While I was busy getting prepared for the Black Morel Hootenanny, I got a surprise email from my new friend Jason at InHarvest, a Minnesota supplier of artisan grains and legumes. He asked if I would like to incorporate some of their products into the post-foray dinner, I told him I’d love to.
He sent me a catalog to check out, and see what might work with the menu. The first thing I noticed was that they carried the elusive purple barley that local food and still life photographer Tom and I had recently used for the cookbook project we’ve been working on. Purple barley isn’t the only thing they carry though, and I was excited to see a funky selection of other grains and lentils.
I’m drawn to the strange, the interesting, the unknown. InHarvest carries a number of products with dark colors: black barley, black beluga lentils, and traditional lake harvested wild rice from Minnesota. Since I’m not able to work with imported products, I made a mental note that they also supply the fabled black Italian rice from the Po River Valley.
I’d never used the black rice before, but I knew it would cook up just like arborio, or another risotto variety. Eventually I came up with a fun Idea: using all of the dark grains in a warm salady-pilaf, an earthy compliment to the steak and morel cream destined to be the crown jewel of the upcoming morel dinner.
Now a bunch of grains by themselves, however interesting, can end up tasting like a pile of bird seed if they’re all alone. Some sort of onion will always give some depth to things like that, and since we we’re in the thick of ramp season, they were a shoe in. Originally I used only ramps and grains for the salad, and it was just fine. To make a really stellar side though, I wanted to add another other spring vegetable, but I didn’t know what.
When I visited my friend’s farm outside of Menomonie Wisconsin last week, her mom took me to their garden to pick some herbs, I noticed right away in the garden was that they had scores of beautiful, tight fiddles poking up around the house. I knew right then what the other salad component should be. Fiddles have an awesome look and texture; they make a delicious conversation piece.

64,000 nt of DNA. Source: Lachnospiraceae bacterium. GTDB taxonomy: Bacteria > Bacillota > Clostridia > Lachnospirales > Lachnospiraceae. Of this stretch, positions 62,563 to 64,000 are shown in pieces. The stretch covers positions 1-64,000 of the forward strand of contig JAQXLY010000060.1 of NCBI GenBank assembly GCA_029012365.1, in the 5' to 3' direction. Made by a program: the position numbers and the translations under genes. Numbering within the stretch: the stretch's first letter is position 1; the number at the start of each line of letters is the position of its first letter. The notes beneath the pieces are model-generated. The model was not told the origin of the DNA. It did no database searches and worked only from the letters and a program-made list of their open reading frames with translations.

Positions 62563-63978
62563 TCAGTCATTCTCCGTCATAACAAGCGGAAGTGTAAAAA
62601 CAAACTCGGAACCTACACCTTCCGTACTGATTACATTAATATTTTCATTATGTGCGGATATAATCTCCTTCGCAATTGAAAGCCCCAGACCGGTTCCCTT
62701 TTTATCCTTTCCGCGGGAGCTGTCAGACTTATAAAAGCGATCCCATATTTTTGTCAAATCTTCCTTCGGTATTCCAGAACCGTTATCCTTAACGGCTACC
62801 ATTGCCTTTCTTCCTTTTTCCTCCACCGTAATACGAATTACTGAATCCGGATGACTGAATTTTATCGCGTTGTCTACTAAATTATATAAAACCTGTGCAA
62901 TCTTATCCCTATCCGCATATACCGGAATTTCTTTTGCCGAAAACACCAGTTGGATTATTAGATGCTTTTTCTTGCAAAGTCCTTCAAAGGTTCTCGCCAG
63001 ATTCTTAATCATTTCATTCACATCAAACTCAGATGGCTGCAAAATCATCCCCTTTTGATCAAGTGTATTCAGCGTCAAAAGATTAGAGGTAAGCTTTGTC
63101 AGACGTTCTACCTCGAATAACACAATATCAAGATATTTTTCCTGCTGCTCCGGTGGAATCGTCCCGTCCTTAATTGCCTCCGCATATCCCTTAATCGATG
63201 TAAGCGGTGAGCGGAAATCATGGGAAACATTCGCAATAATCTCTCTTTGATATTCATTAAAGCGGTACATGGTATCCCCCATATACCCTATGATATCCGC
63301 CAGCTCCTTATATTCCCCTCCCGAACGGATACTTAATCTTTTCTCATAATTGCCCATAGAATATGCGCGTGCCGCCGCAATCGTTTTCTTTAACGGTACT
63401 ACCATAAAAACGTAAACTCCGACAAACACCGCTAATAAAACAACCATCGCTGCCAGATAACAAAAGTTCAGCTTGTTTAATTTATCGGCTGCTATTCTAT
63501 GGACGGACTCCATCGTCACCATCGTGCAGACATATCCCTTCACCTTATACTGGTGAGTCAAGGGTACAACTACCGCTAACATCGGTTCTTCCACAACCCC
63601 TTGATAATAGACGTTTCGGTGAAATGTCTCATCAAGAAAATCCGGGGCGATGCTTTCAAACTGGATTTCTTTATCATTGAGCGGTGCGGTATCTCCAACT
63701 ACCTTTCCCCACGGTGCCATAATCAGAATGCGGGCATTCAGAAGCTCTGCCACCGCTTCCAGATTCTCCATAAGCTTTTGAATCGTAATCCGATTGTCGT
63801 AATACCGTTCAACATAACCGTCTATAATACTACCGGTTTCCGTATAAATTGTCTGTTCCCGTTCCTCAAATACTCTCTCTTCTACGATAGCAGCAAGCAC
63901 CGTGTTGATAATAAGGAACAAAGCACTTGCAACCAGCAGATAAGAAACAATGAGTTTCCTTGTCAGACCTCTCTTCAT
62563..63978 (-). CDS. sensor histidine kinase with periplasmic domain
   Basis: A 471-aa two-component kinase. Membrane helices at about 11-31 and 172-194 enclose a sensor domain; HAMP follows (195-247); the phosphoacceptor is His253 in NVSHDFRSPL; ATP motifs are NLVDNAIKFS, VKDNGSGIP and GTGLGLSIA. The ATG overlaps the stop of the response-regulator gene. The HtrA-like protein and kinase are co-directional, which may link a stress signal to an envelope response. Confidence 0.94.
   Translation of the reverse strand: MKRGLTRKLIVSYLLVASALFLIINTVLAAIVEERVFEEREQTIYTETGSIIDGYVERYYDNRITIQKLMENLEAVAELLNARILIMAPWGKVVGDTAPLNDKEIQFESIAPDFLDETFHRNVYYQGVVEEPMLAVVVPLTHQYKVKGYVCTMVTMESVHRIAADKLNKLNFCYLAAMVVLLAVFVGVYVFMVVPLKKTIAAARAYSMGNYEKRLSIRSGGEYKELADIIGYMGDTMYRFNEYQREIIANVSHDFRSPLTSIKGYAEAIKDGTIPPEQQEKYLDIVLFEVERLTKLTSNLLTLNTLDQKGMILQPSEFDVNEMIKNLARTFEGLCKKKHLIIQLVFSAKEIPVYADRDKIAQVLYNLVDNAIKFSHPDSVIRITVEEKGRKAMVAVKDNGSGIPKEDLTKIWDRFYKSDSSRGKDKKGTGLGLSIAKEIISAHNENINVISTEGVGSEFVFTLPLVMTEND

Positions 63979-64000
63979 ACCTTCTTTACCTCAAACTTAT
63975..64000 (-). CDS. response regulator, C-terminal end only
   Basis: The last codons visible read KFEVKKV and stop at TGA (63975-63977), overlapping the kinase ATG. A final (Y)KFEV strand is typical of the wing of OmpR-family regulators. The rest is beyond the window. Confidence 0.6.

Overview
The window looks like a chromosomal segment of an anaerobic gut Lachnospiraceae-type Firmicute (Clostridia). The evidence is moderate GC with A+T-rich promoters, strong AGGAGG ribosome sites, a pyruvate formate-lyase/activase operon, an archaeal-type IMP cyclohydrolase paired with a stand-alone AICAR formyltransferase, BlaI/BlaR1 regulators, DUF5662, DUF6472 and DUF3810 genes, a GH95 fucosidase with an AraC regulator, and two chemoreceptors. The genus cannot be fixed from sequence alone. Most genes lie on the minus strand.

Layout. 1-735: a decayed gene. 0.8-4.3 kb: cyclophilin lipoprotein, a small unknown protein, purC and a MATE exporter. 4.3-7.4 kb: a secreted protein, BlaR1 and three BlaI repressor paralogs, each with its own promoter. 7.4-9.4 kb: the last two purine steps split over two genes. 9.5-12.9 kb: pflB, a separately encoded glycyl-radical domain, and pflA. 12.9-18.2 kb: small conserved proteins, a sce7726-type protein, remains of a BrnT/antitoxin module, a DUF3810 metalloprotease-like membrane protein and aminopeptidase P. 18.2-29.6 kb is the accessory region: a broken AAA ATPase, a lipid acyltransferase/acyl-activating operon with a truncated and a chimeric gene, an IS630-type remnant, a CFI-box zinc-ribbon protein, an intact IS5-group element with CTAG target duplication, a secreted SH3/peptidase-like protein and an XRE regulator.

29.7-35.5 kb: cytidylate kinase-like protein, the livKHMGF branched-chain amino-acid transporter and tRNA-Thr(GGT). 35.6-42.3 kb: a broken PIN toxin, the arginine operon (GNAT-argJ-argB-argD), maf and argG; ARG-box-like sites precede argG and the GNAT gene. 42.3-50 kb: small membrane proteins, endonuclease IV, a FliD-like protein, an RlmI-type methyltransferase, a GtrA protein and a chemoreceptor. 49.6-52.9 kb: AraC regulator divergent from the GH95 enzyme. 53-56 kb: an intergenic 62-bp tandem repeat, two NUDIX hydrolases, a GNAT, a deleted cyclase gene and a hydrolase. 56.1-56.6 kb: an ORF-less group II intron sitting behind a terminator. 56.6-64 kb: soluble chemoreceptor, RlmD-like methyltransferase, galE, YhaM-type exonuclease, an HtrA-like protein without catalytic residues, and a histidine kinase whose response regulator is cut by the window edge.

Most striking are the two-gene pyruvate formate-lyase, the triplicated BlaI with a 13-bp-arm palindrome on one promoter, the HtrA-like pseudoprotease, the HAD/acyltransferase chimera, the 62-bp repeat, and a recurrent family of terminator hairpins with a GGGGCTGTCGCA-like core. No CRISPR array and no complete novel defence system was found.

Originally the morel dinner was going to have some sort of potatoes as the starch element, since I knew there would be plenty of Midwest palates around, but this grain salad was way more fun. It might be tricky to source some of the different grains to recreate this exactly, but that’s not the point, just let it act as some inspiration. Instead of all of the grains, you might use just two, like wild rice and barley. Another great combo would be wild rice and millet, which would make a gluten free salad.
As far as the lentils, those aren’t written in stone either, Instead of the beluga lentils you could sub lentils du puy, or even regular green lentils, just keep an eye on them. Don’t be tempted to use red or yellow lentils though, they just turn to mush when cooked. Whatever you choose, this is a fun way to serve grains. It’s also a nice compliment to go with any sort of bird, I like to call that the “bird with birdseed” combo.
Black Grain Salad With Ramps And Fiddleheads
This is just a basic warm grain salad, that you could vary in endless ways. A great variation would be to remove the fiddles and add some dried fruit, and or toasted nuts. Served as-is alongside some meat, a mushroom sauce would be a great accompaniment.
Serves 4 as a side dish
- 1/3 cup each: black barley, wild rice (wood parched lake variety if available), black Italian rice.
- 1/2 cup black beluga lentils
- Kosher salt, as needed
- Fresh ground black pepper
- 8 large ramps, leaves removed and sliced into 1 in strips, bulbs roughly sliced.
- 2 ounces fresh fiddleheads, about 1.5 cups
- Champagne vinegar, to taste
- 2 tbsp virgin sunflower oil, or another flavorful oil, like walnut
- 2 tbsp flavorless oil like grapeseed or canola
- 1 cup chicken stock
- Rinse the grains and lentils and inspect for any debris. Put each of the grains and lentils into separate pots, cover with 3 times their volume of water, then season the water lightly with salt. Bring the grains and lentils to a boil and then reduce the heat to a simmer. Cook each of the grains until tender, but not mushy. Lake parched wild rice will cook the fastest, followed by the lentils, the black barley and the black rice take the longest to cook.
- When each of the grains are cooked, drain them of their liquid and cool on a cookie sheet.
- For the fiddleheads, bring a couple quarts of water to a boil, then season lightly to taste with salt. When the water is at a rolling boil, add the fiddleheads and cook for three minutes. Remove the fiddles and chill in an ice bath to preserve their color.
- To finish and serve the salad, heat the sunflower and grapeseed oil in a pan, then add the ramp bulbs. Cook until the bulbs are translucent, about two minutes, then add the grains, lentils and the chicken stock. Cook until the chicken stock is absorbed, and the grains are fluffy and moist. Toss in the fiddleheads, just to heat through, then add the ramp leaves, just to wilt. Season the salad to taste with the vinegar, (a tbsp or two should do) double check the seasoning for salt and pepper, then serve. The salad can be held warm for a long time in a covered pan, with the ramp leaves and fiddles added just before serving.